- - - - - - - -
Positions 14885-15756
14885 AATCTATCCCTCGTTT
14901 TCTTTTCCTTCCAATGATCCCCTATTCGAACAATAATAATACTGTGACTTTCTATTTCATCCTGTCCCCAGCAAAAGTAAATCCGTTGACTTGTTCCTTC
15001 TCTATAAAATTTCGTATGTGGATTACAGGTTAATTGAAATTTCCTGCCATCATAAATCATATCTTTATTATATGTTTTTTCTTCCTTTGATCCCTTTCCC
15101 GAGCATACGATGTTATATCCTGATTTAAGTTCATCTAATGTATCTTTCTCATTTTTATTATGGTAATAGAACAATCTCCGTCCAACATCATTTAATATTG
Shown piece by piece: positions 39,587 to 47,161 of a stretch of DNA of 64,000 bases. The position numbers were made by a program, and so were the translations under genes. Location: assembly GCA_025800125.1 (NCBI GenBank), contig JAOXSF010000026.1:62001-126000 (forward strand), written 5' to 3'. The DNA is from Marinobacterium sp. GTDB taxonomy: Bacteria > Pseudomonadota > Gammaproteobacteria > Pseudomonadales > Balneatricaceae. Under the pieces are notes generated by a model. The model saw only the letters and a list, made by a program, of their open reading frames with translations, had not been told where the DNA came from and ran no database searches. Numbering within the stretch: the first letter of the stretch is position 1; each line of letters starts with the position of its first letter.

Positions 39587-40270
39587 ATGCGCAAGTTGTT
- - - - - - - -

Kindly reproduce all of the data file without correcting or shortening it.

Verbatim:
Positions 14885-15756
14885 AATCTATCCCTCGTTT
14901 TCTTTTCCTTCCAATGATCCCCTATTCGAACAATAATAATACTGTGACTTTCTATTTCATCCTGTCCCCAGCAAAAGTAAATCCGTTGACTTGTTCCTTC
15001 TCTATAAAATTTCGTATGTGGATTACAGGTTAATTGAAATTTCCTGCCATCATAAATCATATCTTTATTATATGTTTTTTCTTCCTTTGATCCCTTTCCC
15101 GAGCATACGATGTTATATCCTGATTTAAGTTCATCTAATGTATCTTTCTCATTTTTATTATGGTAATAGAACAATCTCCGTCCAACATCATTTAATATTG
Shown piece by piece: positions 39,587 to 47,161 of a stretch of DNA of 64,000 bases. The position numbers were made by a program, and so were the translations under genes. Location: assembly GCA_025800125.1 (NCBI GenBank), contig JAOXSF010000026.1:62001-126000 (forward strand), written 5' to 3'. The DNA is from Marinobacterium sp. GTDB taxonomy: Bacteria > Pseudomonadota > Gammaproteobacteria > Pseudomonadales > Balneatricaceae. Under the pieces are notes generated by a model. The model saw only the letters and a list, made by a program, of their open reading frames with translations, had not been told where the DNA came from and ran no database searches. Numbering within the stretch: the first letter of the stretch is position 1; each line of letters starts with the position of its first letter.

Positions 39587-40270
39587 ATGCGCAAGTTGTT